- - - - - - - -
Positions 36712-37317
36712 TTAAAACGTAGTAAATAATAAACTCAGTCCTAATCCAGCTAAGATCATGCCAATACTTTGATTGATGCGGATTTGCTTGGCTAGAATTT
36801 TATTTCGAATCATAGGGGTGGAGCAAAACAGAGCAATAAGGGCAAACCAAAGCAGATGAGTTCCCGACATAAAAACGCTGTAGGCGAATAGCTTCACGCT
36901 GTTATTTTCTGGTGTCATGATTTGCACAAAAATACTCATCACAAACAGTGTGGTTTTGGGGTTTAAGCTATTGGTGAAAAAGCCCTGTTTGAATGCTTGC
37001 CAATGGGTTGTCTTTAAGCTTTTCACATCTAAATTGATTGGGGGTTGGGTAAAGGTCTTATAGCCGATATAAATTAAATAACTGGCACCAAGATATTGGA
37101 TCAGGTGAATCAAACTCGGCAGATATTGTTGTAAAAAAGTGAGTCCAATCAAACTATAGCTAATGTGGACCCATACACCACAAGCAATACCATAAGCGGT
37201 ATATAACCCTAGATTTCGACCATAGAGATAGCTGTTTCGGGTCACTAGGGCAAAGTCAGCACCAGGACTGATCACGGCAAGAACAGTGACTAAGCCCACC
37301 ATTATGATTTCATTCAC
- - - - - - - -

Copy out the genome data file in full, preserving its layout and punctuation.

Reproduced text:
Positions 36712-37317
36712 TTAAAACGTAGTAAATAATAAACTCAGTCCTAATCCAGCTAAGATCATGCCAATACTTTGATTGATGCGGATTTGCTTGGCTAGAATTT
36801 TATTTCGAATCATAGGGGTGGAGCAAAACAGAGCAATAAGGGCAAACCAAAGCAGATGAGTTCCCGACATAAAAACGCTGTAGGCGAATAGCTTCACGCT
36901 GTTATTTTCTGGTGTCATGATTTGCACAAAAATACTCATCACAAACAGTGTGGTTTTGGGGTTTAAGCTATTGGTGAAAAAGCCCTGTTTGAATGCTTGC
37001 CAATGGGTTGTCTTTAAGCTTTTCACATCTAAATTGATTGGGGGTTGGGTAAAGGTCTTATAGCCGATATAAATTAAATAACTGGCACCAAGATATTGGA
37101 TCAGGTGAATCAAACTCGGCAGATATTGTTGTAAAAAAGTGAGTCCAATCAAACTATAGCTAATGTGGACCCATACACCACAAGCAATACCATAAGCGGT
37201 ATATAACCCTAGATTTCGACCATAGAGATAGCTGTTTCGGGTCACTAGGGCAAAGTCAGCACCAGGACTGATCACGGCAAGAACAGTGACTAAGCCCACC
37301 ATTATGATTTCATTCAC